U.S. Secretary of State John Kerry looks out at an iceberg in McMurdo Sound, Antarctica. With his tenure ending, Kerry warned students and leaders at MIT of the dangers of climate change. Photo by U.S. Department of State/UPI | License Photo
BOSTON, Jan. 10 (UPI) -- Scientific data show the atmosphere may be past a tipping point when it comes to global climate change, outgoing U.S. Secretary of State John Kerry said.
With his tenure coming to an end, Kerry warned students and leaders at Massachusetts Institute of Technology of the dangers of climate change. By his account, sea levels are rising up to three times faster than they did during the previous century and storms like Hurricane Sandy that were once rare are more commonplace.
"This is not some crazy coincidence," he said. "This is actually what scientists have been warning us was going to happen for a long time."
According to the National Ocean and Atmospheric Administration, 2016 was the second warmest year for the United States in 122 years of recorded history and the 20th year in a row that the average annual temperature was warmer than the preceding year. At 31.7 inches, 2016 was also the 24th wettest year since federal record-keeping began.
In terms of weather-related disasters, NOAA said 2016 was one of the deadliest and most expensive, with 138 lives lost to severe weather and $46 billion in damage incurred.
A special report on climate change from the International Energy Agency finds a strong link between economic expansion and greenhouse gas emissions. While renewable energy is one of the fastest growing power sectors, the IEA said energy-related emissions of carbon dioxide, a potent greenhouse gas, expands 8 percent against the expected 88 percent growth in the global economy by 2030.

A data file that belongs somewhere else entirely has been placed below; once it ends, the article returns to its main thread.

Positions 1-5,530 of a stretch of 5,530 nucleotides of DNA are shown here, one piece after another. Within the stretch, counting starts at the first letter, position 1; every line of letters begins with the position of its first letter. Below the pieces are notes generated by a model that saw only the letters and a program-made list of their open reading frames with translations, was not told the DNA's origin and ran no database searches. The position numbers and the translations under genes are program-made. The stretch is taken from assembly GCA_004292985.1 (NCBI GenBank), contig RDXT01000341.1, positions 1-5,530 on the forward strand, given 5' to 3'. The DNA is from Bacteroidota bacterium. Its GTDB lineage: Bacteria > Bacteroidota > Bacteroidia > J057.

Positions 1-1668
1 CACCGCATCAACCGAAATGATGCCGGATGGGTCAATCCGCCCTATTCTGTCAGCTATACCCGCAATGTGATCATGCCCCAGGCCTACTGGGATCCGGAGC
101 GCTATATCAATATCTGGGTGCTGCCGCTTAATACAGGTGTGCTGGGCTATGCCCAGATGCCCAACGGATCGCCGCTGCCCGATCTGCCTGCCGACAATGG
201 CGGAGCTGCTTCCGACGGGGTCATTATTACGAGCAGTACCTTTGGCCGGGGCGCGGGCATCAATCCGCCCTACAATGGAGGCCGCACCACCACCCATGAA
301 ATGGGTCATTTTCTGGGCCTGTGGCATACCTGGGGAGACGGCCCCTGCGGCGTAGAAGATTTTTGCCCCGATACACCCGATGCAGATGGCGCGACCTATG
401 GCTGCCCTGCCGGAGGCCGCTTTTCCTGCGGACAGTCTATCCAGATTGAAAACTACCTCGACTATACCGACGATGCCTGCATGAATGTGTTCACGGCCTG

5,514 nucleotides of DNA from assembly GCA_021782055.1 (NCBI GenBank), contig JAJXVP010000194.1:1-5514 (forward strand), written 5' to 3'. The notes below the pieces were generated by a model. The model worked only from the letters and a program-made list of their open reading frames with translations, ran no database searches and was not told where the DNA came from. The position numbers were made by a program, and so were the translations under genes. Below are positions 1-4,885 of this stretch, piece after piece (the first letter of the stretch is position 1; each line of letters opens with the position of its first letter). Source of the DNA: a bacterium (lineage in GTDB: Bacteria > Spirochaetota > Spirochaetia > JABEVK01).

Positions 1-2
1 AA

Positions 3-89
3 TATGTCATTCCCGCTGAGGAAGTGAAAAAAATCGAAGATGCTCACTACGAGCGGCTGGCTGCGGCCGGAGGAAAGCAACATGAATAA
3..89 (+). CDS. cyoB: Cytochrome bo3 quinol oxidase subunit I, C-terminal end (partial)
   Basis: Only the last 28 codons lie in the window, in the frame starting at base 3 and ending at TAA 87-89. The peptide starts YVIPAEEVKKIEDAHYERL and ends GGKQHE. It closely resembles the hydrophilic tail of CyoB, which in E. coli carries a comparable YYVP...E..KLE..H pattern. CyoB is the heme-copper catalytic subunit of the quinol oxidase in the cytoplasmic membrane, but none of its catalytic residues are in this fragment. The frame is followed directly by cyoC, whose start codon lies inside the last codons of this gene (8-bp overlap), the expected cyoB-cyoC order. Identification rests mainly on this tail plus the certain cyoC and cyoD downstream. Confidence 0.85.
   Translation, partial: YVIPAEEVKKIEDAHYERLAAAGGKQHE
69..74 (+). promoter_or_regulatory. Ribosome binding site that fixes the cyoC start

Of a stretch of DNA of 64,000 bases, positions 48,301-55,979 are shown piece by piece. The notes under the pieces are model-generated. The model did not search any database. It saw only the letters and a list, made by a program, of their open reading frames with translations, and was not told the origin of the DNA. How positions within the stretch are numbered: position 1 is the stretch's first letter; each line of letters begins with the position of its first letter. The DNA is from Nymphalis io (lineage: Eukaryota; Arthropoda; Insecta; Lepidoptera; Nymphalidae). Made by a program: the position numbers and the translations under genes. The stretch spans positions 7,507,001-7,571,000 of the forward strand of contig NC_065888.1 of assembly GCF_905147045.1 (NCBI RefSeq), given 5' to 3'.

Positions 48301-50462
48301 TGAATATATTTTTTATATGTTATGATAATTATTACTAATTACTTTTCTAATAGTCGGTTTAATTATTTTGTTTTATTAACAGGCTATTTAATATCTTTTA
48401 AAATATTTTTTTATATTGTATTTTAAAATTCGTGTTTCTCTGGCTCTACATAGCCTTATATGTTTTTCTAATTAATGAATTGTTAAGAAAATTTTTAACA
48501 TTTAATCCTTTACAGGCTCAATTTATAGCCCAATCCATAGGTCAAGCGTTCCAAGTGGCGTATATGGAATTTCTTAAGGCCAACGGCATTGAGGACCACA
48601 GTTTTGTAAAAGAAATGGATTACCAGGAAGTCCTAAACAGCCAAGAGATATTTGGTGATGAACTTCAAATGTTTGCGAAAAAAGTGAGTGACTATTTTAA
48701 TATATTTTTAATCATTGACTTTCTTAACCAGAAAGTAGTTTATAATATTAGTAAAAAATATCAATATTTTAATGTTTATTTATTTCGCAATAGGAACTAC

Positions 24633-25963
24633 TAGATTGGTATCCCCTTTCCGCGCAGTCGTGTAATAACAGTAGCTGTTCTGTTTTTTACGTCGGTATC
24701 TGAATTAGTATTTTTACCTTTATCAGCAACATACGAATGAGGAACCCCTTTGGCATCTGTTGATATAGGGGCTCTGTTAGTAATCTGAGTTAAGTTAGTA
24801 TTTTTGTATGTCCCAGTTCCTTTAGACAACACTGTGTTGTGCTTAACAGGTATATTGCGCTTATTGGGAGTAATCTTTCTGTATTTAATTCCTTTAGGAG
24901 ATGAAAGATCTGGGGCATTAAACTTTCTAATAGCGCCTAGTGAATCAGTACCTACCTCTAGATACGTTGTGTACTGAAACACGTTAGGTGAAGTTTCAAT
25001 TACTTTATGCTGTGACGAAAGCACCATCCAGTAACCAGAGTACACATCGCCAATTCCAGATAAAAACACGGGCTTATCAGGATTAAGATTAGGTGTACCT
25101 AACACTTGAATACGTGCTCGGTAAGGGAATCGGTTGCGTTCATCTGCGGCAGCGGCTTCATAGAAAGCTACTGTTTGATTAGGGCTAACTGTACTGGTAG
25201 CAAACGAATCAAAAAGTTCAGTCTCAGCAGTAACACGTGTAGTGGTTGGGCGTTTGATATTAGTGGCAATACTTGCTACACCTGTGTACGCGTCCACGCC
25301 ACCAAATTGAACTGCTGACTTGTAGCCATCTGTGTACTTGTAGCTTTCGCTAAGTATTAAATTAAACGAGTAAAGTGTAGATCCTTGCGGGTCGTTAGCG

"Unless we take the steps necessary to change the course that our planet is on, the impacts that we have already seen will pale in comparison to what we will witness in years to come," the U.S secretary of state told MIT.
By his account, CO2 concentrations at the isolated South Pole are 50 parts per million above a level considered an "irretrievable" tipping point in respect to climate change. Writing Monday in the journal Science, outgoing President Barack Obama said there's a "massive scientific record" on climate change that can't be ignored.
President-elect Donald Trump has expressed doubts about some of the factors contributing to climate change and said he may take the country out of the Paris climate deal once in office. He's selected former Exxon Mobil CEO Rex Tillerson as his secretary of state.